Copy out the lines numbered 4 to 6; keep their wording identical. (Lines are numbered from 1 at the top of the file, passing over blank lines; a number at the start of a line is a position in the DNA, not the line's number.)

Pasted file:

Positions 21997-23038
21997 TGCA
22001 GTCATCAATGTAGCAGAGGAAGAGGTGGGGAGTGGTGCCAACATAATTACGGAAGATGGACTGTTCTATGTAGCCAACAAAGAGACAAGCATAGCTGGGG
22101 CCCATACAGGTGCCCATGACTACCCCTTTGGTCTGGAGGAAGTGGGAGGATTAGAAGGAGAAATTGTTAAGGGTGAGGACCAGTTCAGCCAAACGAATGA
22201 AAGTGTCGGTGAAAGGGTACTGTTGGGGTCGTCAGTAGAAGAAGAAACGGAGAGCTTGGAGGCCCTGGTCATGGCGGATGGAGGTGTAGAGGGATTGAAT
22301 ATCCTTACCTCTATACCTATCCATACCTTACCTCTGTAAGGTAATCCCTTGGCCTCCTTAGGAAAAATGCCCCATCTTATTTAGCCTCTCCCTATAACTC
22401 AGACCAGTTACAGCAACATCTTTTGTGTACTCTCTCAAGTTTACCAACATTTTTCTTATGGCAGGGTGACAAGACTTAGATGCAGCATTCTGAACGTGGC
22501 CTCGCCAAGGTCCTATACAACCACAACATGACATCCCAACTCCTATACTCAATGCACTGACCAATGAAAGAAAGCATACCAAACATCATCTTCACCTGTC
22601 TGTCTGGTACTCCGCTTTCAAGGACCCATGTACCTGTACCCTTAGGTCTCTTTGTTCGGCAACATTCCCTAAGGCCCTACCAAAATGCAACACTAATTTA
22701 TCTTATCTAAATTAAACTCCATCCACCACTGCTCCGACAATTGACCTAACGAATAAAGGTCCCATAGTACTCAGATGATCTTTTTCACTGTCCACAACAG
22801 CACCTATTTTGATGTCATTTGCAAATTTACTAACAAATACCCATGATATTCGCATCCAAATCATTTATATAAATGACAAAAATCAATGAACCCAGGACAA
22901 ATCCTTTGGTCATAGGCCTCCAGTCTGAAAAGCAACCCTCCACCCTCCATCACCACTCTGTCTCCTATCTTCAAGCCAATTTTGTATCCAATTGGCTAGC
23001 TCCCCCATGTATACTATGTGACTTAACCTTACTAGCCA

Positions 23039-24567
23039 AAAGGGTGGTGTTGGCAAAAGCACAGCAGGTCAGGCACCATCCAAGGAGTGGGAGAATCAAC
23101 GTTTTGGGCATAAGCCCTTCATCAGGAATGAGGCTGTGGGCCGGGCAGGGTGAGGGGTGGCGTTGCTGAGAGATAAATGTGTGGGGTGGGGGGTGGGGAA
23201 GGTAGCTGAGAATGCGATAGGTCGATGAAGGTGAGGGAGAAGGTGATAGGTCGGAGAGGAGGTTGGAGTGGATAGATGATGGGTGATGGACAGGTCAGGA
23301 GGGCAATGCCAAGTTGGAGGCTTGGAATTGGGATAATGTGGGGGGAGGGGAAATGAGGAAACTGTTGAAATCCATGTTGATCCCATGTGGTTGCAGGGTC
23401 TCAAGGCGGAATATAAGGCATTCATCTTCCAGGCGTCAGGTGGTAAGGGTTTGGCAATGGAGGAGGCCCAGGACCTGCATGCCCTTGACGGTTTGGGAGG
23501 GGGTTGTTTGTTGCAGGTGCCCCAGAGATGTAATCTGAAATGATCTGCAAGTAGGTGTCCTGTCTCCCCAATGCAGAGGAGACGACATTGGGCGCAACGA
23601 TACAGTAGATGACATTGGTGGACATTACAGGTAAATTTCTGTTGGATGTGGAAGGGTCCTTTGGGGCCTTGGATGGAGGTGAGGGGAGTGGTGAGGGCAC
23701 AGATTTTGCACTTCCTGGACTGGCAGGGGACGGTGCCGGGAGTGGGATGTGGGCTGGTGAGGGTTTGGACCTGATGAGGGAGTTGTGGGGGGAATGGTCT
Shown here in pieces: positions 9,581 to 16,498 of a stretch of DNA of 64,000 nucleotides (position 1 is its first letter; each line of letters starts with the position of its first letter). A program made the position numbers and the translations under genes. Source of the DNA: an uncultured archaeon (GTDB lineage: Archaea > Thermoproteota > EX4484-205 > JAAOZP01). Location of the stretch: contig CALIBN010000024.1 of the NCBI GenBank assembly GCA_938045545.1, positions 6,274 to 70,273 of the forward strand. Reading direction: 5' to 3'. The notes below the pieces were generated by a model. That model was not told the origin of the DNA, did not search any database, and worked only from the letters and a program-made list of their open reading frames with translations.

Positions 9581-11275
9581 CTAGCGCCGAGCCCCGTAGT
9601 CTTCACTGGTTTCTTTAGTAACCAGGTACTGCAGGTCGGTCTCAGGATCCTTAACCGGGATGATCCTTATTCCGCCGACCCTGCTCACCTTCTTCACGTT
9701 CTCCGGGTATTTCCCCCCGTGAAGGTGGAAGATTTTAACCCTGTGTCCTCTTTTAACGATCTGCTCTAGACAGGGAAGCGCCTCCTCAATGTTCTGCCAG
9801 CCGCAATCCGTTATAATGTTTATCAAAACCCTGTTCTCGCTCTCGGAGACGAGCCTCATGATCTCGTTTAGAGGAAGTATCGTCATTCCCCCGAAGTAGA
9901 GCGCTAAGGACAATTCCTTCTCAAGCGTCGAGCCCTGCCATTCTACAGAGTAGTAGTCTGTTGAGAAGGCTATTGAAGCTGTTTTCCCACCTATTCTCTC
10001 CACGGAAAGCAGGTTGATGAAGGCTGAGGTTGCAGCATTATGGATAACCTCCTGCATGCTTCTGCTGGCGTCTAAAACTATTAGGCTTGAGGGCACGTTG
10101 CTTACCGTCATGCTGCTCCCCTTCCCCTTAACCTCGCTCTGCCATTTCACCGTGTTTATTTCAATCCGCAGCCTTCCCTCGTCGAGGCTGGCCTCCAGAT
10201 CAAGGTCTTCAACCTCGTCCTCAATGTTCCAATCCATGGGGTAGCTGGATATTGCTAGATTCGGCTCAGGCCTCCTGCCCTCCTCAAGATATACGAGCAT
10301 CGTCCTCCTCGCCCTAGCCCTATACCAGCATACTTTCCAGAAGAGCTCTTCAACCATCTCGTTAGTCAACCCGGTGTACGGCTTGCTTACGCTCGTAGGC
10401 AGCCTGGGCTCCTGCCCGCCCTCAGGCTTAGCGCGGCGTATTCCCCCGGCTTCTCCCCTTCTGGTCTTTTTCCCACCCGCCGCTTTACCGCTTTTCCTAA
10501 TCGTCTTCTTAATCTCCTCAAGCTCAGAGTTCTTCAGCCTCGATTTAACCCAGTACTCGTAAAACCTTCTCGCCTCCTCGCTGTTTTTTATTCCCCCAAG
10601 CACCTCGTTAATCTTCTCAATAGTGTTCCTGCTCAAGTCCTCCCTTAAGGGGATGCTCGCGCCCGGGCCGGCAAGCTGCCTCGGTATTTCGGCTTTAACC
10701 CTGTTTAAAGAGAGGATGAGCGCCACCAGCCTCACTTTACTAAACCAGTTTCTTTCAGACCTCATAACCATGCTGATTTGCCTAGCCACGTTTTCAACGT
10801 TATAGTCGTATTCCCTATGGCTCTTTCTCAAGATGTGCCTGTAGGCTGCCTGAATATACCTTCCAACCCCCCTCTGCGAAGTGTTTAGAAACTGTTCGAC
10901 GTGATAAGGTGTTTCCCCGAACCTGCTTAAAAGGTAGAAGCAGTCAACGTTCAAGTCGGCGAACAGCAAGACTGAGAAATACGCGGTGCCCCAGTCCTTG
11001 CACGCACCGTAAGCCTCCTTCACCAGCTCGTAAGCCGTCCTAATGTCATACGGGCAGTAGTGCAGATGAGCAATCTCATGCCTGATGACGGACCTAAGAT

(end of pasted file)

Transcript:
22101 CCCATACAGGTGCCCATGACTACCCCTTTGGTCTGGAGGAAGTGGGAGGATTAGAAGGAGAAATTGTTAAGGGTGAGGACCAGTTCAGCCAAACGAATGA
22201 AAGTGTCGGTGAAAGGGTACTGTTGGGGTCGTCAGTAGAAGAAGAAACGGAGAGCTTGGAGGCCCTGGTCATGGCGGATGGAGGTGTAGAGGGATTGAAT
22301 ATCCTTACCTCTATACCTATCCATACCTTACCTCTGTAAGGTAATCCCTTGGCCTCCTTAGGAAAAATGCCCCATCTTATTTAGCCTCTCCCTATAACTC